HH Sant Baba Jeet Singh Ji Maharaj v Eastern Media Group & Anor
Reference:  EWHC 1294 (QB)
Court: Queen's Bench Division
Judge: Eady J
Date of judgment: 17 May 2010
Summary: Defamation - Libel - Justiciabillity of claim - Issues of religious doctrine - Regulation or governance of religious groups
Instructing Solicitors: Ford & Warren for the Claimant; Sahota for the Second Defendant
C, the head of Nirmal Kutia Johal, a religious institution which follows the teachings of the Nirmal Sikh faith, brought libel proceedings over an article written by journalist Hardeep Singh which appeared in The Sikh Times in August 2007. The article claimed that C saw himself as a leader who should be worshipped personally and who required his followers to bow down to a picture of him, contrary to mainstream Sikhism. C alleged that it meant, among other things, that he was the leader of a cult and an impostor, had disturbed the peace in the Sikh community of High Wycombe, and promoted blasphemy and the sexual exploitation and abuse of women. Ds defended the claim, pleading justification, fair comment and qualified privilege.
On the first day of trial D2 made an application for a preliminary ruling on the issue of whether the claim should be stayed, either wholly or in part, on the basis of non-justiciability.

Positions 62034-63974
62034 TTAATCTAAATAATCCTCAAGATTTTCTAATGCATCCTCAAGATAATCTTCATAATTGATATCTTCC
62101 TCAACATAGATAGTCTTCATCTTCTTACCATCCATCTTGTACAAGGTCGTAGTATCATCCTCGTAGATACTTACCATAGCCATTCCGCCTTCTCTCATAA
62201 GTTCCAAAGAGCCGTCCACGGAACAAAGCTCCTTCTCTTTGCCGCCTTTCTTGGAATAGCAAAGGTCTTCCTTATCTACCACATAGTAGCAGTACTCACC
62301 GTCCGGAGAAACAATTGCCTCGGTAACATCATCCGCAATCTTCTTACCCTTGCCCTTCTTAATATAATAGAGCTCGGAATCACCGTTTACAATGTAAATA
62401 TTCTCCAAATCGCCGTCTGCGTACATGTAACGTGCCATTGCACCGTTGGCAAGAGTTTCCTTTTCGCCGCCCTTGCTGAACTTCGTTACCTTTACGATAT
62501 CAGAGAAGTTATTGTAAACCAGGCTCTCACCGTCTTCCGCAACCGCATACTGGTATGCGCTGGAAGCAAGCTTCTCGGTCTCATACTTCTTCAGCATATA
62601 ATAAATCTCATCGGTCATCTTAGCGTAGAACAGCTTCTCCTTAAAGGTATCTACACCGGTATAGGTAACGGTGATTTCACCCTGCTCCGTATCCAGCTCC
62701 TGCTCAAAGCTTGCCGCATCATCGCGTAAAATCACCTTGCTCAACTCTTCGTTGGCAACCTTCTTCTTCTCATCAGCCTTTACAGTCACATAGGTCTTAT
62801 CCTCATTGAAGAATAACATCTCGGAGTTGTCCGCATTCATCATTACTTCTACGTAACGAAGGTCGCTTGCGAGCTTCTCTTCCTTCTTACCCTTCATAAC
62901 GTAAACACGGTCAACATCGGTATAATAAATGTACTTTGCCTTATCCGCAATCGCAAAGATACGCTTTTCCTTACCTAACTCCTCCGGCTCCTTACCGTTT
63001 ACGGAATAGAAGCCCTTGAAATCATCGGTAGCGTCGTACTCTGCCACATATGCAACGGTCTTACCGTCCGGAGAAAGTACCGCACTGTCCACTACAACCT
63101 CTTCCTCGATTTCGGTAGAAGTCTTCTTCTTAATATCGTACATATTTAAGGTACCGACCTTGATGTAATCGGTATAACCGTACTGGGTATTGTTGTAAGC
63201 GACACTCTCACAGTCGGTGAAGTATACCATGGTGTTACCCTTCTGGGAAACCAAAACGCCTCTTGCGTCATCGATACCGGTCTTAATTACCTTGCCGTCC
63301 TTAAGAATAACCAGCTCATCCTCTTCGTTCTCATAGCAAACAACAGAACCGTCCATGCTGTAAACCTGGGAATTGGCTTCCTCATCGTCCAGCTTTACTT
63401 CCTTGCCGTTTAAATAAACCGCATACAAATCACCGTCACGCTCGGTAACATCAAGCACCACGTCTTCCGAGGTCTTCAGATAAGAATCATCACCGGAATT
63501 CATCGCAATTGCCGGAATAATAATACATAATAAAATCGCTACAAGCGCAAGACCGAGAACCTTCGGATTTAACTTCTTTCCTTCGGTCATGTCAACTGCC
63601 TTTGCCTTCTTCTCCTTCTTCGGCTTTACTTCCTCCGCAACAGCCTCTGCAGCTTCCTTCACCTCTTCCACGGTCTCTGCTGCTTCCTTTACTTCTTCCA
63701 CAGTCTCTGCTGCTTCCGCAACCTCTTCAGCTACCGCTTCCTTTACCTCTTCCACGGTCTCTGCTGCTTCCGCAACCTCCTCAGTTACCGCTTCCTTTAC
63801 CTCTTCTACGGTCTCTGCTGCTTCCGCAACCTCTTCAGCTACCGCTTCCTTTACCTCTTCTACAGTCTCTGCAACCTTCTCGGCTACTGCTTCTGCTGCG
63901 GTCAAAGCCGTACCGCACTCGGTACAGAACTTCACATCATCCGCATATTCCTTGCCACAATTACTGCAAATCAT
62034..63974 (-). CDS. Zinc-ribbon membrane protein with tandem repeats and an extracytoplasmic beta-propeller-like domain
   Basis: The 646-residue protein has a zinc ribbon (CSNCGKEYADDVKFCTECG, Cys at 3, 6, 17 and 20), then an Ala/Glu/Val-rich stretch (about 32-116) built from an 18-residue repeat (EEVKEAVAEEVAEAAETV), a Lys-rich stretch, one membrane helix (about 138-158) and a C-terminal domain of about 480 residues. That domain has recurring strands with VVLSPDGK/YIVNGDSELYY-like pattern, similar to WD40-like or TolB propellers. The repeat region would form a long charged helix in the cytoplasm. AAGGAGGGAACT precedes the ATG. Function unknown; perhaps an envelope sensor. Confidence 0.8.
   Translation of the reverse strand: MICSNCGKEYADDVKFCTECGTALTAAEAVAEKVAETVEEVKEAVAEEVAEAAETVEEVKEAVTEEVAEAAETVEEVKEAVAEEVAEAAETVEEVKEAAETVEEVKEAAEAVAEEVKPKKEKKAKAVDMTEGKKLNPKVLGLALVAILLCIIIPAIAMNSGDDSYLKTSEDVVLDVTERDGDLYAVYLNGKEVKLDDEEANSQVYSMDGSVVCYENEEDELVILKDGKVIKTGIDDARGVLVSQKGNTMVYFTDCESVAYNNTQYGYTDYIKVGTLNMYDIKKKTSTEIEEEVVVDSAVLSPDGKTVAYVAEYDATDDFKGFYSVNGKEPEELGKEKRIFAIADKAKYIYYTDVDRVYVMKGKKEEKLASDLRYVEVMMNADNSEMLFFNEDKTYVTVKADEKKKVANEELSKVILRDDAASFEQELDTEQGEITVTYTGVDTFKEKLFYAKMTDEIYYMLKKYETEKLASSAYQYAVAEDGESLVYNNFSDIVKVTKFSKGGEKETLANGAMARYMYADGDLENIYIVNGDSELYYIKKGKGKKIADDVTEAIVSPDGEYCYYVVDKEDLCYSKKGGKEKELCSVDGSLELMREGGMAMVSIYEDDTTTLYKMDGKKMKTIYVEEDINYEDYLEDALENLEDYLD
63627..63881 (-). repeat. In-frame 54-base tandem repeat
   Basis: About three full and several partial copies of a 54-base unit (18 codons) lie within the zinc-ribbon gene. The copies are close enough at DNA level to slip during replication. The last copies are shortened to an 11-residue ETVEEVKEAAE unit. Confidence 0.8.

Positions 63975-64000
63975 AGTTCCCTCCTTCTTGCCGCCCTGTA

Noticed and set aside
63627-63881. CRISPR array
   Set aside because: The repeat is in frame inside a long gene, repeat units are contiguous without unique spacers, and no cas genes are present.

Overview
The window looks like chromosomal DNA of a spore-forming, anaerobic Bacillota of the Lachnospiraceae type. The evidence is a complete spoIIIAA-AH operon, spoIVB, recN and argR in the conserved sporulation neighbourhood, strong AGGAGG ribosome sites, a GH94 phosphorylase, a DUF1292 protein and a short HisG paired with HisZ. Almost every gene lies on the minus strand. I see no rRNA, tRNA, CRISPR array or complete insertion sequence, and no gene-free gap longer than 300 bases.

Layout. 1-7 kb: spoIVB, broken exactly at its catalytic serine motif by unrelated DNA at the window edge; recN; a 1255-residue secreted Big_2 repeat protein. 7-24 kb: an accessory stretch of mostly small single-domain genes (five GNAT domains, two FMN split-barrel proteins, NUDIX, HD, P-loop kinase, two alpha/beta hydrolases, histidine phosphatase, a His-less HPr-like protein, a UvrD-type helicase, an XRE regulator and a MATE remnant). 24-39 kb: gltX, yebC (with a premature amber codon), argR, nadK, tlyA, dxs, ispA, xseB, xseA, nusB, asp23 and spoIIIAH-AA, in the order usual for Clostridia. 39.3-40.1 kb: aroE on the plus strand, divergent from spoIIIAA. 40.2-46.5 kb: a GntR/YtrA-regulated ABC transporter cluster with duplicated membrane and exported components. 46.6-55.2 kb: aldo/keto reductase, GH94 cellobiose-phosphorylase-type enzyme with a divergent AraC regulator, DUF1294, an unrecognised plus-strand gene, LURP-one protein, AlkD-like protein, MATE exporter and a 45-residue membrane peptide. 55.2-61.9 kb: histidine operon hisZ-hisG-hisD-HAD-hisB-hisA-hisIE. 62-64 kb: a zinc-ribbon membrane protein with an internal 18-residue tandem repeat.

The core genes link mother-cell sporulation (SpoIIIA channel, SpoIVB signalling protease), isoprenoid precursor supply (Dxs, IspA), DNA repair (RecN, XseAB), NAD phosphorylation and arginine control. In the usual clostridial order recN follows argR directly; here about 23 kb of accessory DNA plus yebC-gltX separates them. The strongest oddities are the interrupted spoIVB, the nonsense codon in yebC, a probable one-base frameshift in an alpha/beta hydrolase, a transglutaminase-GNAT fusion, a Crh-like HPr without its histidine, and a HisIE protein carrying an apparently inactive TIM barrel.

(1) Whether the issues between the parties on their pleaded cases fell within the well-established principle that the courts will not attempt to rule upon doctrinal issues or intervene in the regulation or governance of religious groups; and
(2) whether, so far as there may have been questions of pure fact which taken by themselves could readily be determined by the court in the usual way, the claim should go ahead despite the exclusion of primary doctrinal or other religious issues.
After close scrutiny of the pleaded meanings, the Defence and the Reply, Eady J found that there were key issues such as whether C was or was not fairly described as an “impostor” that could not be isolated and resolved without reference to Sikh doctrines and traditions.
The judge adopted the words of Gray J. in the case of Blake v Associated Newspapers, concluding that the present issues “… cannot be adapted so as to circumvent the insuperable obstacle placed in the way of a fair trial of this action by the fact that the court must abstain from determining questions which lie at the heart of the case”
Accordingly the claim was stayed.
Any case whose resolution turns upon questions of religious doctrine is likely to be stayed, following Blake.